What is an Accident Book? All Questions Answered

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Over 560,000 UK workers sustained a self-reported non-fatal injury in 2022/23.

Following the nine principles of prevention can create a robust workplace safety strategy. But when accidents do occur, your business’s processes should be equally durable.

One key component to assuring that reliable approach is having an accident book in your workplace.

In this article, we’ll unpack what makes accident book reporting crucial.

We’ll detail who should manage them and why they need appropriate training. We’ll also cover how completing the IOSH Managing Safely course with TSW Training can help you meet that requirement.

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What is an Accident Book?

According to the Health and Safety Executive (HSE), the Accident Book is: “An essential document for employers and employees, who are required by law to record and report details of specified work-related injuries and incidents.”

Both The Social Security (Claims and Payments) Regulations 1979 (SSCPR) and the Reporting of Injuries, Diseases and Dangerous Occurrences Regulations 2013 (RIDDOR) outline that employers and employees must report any accidents.

What Information Should the Accident Book Include?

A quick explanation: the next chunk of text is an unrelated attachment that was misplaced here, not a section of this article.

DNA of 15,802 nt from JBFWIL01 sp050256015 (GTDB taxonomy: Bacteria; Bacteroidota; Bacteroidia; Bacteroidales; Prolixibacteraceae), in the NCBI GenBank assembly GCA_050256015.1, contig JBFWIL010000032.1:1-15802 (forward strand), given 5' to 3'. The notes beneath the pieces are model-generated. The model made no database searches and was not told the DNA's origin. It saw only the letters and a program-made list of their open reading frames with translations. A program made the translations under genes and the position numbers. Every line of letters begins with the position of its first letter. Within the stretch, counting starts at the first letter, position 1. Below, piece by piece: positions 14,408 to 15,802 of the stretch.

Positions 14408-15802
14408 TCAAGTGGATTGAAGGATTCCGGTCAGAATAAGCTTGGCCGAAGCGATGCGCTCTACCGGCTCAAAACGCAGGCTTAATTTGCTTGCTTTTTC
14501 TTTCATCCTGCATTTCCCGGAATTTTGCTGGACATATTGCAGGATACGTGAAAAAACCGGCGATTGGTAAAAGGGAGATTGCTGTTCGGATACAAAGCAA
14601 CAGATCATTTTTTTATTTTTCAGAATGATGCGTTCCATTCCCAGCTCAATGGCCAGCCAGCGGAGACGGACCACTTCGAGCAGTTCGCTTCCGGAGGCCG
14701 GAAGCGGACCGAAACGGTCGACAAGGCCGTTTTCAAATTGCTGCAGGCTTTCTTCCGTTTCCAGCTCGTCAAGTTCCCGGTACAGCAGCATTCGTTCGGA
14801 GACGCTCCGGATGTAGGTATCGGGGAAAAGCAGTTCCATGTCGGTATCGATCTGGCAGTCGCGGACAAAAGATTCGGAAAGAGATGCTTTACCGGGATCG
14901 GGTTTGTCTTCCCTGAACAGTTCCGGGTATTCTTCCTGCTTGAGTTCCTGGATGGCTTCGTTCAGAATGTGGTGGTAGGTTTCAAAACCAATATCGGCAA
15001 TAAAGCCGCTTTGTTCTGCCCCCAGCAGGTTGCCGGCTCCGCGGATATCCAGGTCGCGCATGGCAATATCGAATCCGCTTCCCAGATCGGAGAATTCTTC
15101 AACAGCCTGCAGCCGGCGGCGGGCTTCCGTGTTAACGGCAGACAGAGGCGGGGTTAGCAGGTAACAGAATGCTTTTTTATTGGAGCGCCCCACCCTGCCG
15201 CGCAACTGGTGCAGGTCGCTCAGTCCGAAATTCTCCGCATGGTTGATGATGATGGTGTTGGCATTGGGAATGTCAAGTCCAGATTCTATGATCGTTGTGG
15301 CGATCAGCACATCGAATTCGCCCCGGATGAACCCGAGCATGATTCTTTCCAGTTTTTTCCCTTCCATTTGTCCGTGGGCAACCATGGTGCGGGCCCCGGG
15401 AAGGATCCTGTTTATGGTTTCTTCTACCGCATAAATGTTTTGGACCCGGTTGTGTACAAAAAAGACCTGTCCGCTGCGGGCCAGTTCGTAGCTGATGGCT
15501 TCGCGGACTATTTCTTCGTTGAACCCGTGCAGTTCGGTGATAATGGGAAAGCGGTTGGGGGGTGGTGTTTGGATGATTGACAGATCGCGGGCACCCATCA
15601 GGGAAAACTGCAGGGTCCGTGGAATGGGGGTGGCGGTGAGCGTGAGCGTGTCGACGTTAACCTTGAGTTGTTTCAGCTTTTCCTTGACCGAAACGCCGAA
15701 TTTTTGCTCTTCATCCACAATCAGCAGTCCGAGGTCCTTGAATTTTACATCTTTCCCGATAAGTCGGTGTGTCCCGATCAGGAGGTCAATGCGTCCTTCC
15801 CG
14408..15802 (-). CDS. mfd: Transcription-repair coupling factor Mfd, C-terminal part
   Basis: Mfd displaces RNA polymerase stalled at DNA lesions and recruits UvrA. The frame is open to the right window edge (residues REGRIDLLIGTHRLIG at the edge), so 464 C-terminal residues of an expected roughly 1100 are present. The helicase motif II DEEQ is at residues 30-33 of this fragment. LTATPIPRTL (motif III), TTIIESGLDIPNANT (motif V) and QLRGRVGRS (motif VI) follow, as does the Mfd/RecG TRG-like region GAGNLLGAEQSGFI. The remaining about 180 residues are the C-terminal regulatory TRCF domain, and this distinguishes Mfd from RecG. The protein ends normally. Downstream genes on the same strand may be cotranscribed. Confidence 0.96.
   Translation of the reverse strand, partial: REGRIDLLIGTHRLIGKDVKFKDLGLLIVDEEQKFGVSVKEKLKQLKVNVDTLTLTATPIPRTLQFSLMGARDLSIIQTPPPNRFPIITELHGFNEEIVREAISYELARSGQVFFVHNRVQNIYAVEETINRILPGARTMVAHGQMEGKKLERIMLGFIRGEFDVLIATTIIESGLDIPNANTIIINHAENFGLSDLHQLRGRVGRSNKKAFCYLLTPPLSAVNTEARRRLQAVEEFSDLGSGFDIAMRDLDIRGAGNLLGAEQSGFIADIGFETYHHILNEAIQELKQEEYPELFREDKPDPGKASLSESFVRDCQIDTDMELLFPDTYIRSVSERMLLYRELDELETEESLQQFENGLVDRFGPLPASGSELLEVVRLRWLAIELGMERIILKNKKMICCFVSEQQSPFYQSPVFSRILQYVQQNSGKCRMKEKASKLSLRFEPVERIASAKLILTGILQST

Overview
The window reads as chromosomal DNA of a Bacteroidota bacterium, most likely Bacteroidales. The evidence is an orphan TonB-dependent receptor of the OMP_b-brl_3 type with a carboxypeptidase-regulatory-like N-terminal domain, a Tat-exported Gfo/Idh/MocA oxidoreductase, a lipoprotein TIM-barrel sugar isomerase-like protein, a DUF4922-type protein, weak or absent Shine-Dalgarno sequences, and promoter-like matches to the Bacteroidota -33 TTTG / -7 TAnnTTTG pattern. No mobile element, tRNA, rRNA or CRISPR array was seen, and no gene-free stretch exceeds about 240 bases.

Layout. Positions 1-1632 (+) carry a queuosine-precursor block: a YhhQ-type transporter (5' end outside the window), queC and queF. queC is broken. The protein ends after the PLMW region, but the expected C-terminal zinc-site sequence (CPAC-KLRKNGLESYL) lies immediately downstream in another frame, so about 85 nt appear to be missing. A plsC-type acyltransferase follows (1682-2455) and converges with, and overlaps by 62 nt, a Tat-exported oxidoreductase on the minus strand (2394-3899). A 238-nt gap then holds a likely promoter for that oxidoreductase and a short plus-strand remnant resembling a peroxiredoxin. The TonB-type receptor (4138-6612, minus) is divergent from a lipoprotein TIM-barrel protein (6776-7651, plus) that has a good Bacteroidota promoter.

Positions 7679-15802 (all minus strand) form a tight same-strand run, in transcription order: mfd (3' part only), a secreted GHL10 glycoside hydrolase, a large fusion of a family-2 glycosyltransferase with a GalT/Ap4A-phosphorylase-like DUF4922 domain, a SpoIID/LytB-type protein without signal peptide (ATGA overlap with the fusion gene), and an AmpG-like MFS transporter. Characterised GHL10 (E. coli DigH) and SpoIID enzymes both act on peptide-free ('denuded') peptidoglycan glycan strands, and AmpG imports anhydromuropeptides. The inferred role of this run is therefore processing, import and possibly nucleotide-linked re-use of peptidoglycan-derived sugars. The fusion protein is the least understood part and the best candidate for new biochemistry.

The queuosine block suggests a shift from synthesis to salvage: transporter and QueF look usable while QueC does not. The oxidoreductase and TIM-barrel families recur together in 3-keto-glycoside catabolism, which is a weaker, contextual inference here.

Details of what information should be recorded in your business’s accident book are:

  • Full name, address, and role of the person(s) affected
  • Date and time of the incident
  • Location of accident
  • Cause of accident
  • Full name, address, and role of reporting party (if different from the injured person)
  • Details of first aid administered

Wherever possible, it’s best to ensure that details around when, where, and how the incident occurred are filled out by the affected person.

When the injured party provides this information, it allows for a more balanced investigation.

You may also like to include details of any additional safety measures implemented as a result of the incident.

When is an Organisation Legally Required to Have an Accident Book?

The guidance from HSE outlines that employers are legally obliged to keep an accident book on-site. However, this isn’t completely true.

If your business employs less than 10 people, under RIDDOR rules, you can download accident reporting forms rather than keeping a record on-site.

Having said that, reporting all workplace accidents in a central record is a much more streamlined approach.

Additionally, when not keeping a record on the premises, there is a temptation for workers or managers to not report minor incidents.

All workplace accidents need to be recorded to comply with legal guidance and as a reference point (should they develop into bigger issues).

For example, small head injuries at work may not seem reportable at the time. However, symptoms of concussion can take up to three weeks to show.

Detailed view of a businessperson's hands completing paperwork.

Importance of Accident Book In the Workplace

As mentioned, an accident reporting book is a legal requirement for business owners with more than 10 staff members.

But it’s also an essential document for many other reasons. Let’s unpack those now.

Track and Record Accidents and Incidents

Reporting incidents not only allows compliance with RIDDOR and SSCPR laws, but it can also help improve the safety culture in your workplace.